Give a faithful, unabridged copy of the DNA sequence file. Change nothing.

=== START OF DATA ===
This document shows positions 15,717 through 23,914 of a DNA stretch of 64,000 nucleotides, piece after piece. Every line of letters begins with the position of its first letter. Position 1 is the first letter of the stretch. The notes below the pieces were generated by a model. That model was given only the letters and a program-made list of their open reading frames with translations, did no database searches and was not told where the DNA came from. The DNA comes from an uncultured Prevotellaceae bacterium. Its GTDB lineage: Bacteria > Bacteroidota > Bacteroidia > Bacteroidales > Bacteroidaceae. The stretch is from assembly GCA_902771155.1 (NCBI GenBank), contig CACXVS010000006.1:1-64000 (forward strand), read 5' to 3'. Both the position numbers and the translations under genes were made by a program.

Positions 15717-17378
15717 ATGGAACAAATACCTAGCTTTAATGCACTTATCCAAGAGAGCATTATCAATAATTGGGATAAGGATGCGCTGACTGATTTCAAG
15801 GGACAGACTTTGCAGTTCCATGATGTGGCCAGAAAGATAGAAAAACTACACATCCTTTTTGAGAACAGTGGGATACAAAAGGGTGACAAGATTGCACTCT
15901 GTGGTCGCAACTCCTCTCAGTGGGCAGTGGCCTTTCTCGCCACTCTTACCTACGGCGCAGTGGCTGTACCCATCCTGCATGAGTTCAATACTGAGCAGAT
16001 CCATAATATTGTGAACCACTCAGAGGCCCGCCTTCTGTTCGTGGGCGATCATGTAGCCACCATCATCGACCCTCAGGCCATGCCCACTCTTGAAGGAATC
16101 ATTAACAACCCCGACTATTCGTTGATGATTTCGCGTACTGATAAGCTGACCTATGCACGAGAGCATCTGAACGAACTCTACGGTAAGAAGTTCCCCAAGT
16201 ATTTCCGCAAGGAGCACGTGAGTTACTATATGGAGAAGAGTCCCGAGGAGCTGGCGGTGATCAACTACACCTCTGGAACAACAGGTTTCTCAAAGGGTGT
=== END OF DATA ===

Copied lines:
This document shows positions 15,717 through 23,914 of a DNA stretch of 64,000 nucleotides, piece after piece. Every line of letters begins with the position of its first letter. Position 1 is the first letter of the stretch. The notes below the pieces were generated by a model. That model was given only the letters and a program-made list of their open reading frames with translations, did no database searches and was not told where the DNA came from. The DNA comes from an uncultured Prevotellaceae bacterium. Its GTDB lineage: Bacteria > Bacteroidota > Bacteroidia > Bacteroidales > Bacteroidaceae. The stretch is from assembly GCA_902771155.1 (NCBI GenBank), contig CACXVS010000006.1:1-64000 (forward strand), read 5' to 3'. Both the position numbers and the translations under genes were made by a program.

Positions 15717-17378
15717 ATGGAACAAATACCTAGCTTTAATGCACTTATCCAAGAGAGCATTATCAATAATTGGGATAAGGATGCGCTGACTGATTTCAAG
15801 GGACAGACTTTGCAGTTCCATGATGTGGCCAGAAAGATAGAAAAACTACACATCCTTTTTGAGAACAGTGGGATACAAAAGGGTGACAAGATTGCACTCT
15901 GTGGTCGCAACTCCTCTCAGTGGGCAGTGGCCTTTCTCGCCACTCTTACCTACGGCGCAGTGGCTGTACCCATCCTGCATGAGTTCAATACTGAGCAGAT
16001 CCATAATATTGTGAACCACTCAGAGGCCCGCCTTCTGTTCGTGGGCGATCATGTAGCCACCATCATCGACCCTCAGGCCATGCCCACTCTTGAAGGAATC
16101 ATTAACAACCCCGACTATTCGTTGATGATTTCGCGTACTGATAAGCTGACCTATGCACGAGAGCATCTGAACGAACTCTACGGTAAGAAGTTCCCCAAGT
16201 ATTTCCGCAAGGAGCACGTGAGTTACTATATGGAGAAGAGTCCCGAGGAGCTGGCGGTGATCAACTACACCTCTGGAACAACAGGTTTCTCAAAGGGTGT